Friday, 30 March 2012


WHAT MAKES A HERO ? Workshop delivered at Lommond Writer's Gathering 27/03/12

You probably already know this story know  but as writers I hope you’ll bear with me while I share it with you.
On the afternoon of January the 15th 2009 at 3.25, flight 1549 was leaving la Guardia New York bound for Charlotte North Carolina. At the controls was Captain Chelsey Sullenberger. He had been flying with US Airways for thirty years and in the next six minutes he would become a hero.

Three minutes into the flight, just south of the George Washington Bridge, the plane encountered a flock of Canada Geese.  Loud bangs were heard and there was an immediate and complete loss of thrust from both engines.

While his co-pilot initiated the engine start up procedure Sullenburger radioed La Guardia requesting permission for an emergency landing. Runways were cleared but moments later, Sullenberger, assessing the unpowered aircraft’s rate of descent and airspeed, realised this was now impossible and briefly requested an alternative landing at New Jersey but he quickly realised that this too was now beyond reach and radioed his intention to bring the plane down in the Hudson River.

There were 150 passengers on board and the plane, which was fully fuelled, was gliding without power over one of the most populated cities in the world.

Sullenberger gave instructions to ‘Brace for impact’ and the Airbus, which was travelling  at 150 mph, touched down on the water.  The force of the impact was sufficient to rip open cargo doors at the rear of the plane causing it to take on water rapidly. While river craft came to the rescue the cabin crew supervised the disembarkation of the passengers into life rafts and onto the wings. After the last of them were evacuated Sullenberger twice walked the length of the sinking plane to check that no one remained on board. He was the last to leave.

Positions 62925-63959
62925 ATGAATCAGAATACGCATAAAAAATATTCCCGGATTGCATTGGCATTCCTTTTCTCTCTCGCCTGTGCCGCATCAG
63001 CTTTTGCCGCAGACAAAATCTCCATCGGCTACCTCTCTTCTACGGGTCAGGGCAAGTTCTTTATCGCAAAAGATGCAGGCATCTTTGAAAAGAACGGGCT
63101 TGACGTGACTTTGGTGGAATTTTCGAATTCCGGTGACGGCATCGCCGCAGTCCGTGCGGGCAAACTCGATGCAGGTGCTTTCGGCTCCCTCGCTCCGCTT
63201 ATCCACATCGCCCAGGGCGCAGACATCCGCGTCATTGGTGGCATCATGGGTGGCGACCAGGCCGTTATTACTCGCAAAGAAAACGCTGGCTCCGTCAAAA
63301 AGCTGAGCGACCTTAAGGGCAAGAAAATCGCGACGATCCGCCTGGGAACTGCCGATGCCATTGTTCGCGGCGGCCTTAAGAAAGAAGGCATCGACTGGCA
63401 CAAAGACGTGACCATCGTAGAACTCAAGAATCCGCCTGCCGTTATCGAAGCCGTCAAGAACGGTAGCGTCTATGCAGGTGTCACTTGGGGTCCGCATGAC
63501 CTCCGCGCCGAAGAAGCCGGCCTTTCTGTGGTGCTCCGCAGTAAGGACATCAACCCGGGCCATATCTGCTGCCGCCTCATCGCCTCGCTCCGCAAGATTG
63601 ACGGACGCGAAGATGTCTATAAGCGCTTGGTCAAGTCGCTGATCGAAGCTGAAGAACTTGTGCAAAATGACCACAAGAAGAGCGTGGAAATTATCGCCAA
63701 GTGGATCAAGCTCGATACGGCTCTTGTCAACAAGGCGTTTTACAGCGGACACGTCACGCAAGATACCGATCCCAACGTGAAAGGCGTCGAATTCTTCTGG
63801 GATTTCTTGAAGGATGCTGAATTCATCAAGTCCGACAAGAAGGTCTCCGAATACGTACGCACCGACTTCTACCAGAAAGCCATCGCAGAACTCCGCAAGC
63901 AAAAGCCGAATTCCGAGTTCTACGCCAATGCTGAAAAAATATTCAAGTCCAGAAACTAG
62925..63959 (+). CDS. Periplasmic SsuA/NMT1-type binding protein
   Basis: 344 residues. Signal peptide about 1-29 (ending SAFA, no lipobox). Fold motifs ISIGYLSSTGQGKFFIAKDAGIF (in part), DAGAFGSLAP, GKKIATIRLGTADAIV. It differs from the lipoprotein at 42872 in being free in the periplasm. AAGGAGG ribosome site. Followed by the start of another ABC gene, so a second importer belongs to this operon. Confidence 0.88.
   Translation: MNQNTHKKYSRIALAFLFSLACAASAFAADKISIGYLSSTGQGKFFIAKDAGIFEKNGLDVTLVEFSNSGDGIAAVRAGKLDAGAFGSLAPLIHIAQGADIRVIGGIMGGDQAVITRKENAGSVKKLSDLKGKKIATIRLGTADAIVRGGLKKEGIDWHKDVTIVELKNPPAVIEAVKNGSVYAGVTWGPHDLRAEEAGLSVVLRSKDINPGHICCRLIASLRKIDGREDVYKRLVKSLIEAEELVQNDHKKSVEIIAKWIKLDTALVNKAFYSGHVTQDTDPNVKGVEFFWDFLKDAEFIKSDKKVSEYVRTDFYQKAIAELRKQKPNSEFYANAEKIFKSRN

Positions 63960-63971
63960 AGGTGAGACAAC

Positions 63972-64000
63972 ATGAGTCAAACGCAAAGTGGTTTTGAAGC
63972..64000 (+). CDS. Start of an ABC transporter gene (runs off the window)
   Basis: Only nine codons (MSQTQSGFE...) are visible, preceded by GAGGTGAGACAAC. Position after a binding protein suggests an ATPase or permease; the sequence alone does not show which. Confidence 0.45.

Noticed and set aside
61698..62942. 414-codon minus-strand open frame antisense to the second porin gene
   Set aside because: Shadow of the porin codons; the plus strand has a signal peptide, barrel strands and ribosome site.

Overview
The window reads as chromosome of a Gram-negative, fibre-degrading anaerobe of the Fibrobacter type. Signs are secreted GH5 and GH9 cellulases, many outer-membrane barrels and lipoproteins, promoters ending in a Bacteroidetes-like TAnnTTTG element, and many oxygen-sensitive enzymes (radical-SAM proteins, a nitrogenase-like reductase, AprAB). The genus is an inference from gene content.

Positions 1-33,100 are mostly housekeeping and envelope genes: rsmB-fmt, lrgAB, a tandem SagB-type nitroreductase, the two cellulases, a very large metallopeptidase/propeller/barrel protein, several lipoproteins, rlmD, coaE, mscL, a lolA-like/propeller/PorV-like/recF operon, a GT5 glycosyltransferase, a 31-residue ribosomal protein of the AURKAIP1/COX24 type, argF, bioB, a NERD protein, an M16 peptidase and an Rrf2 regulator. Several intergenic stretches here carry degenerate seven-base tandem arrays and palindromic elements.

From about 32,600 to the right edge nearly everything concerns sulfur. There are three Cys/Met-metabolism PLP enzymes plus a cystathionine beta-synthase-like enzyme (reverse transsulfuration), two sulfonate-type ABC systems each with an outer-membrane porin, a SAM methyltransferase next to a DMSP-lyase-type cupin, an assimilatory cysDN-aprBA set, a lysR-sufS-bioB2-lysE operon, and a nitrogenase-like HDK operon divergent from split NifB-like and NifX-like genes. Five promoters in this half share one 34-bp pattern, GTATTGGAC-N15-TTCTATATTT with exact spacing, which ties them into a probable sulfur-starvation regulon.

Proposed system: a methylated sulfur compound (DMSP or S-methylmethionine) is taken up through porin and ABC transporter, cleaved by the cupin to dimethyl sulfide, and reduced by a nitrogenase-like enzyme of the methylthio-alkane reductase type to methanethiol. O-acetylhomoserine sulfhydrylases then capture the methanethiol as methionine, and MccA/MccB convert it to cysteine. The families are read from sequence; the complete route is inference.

Not only did he demonstrate breathtaking technical skill in piloting the plane, he remained outwardly calm throughout. Furthermore he risked his life to ensure that everyone had got off safely and finally when he was interviewed he said this:

“Circumstance determined that it was this experienced crew that was scheduled to fly that particular flight on that particular day,” he said.

“And I know I can speak for the entire crew when I tell you we were simply doing the jobs we were trained to do.”

But he wasn’t made of stone. He  acknowledged that he had suffered from  sleeplessness and flashbacks in the weeks following the crash and in a CBS 60 Minutes interview, he was quoted as saying that the moments before the crash were "the worst sickening, pit-of-your-stomach, falling-through-the-floor feeling" that he had ever experienced.

For me Sullenberger is what heroes are made of.

Acts of heroism performed by so called ‘ordinary people’ are often  brief, isolated incidents representing  a ‘blip’ in the life of that person rather than its defining characteristic. By contrast  fictional heroes can depend on a random collision of unrelated events being the precursor to a continuing series of related ones in which they then become embroiled.

Herein lies the problem for the writer of fiction; while an incident like flight 1549 can inspire millions its brief nature and the continuing story of its ordinary central character won’t  necessarily become an international bestseller.  Even though Chelsey Sullenberger became an international hero for saving flight 1549 his own book, on Amazon, currently ranks at 200 422.

While the media helped make the legend of chelsey Sullenberger it could also have destroyed him if he’d made mistakes. This too can be a problem for the ordinary hero because the litigation culture we live in today combined with social media means that a single act can define that person for the rest of their life. It can also have consequences  for people’s willingness to intervene in general.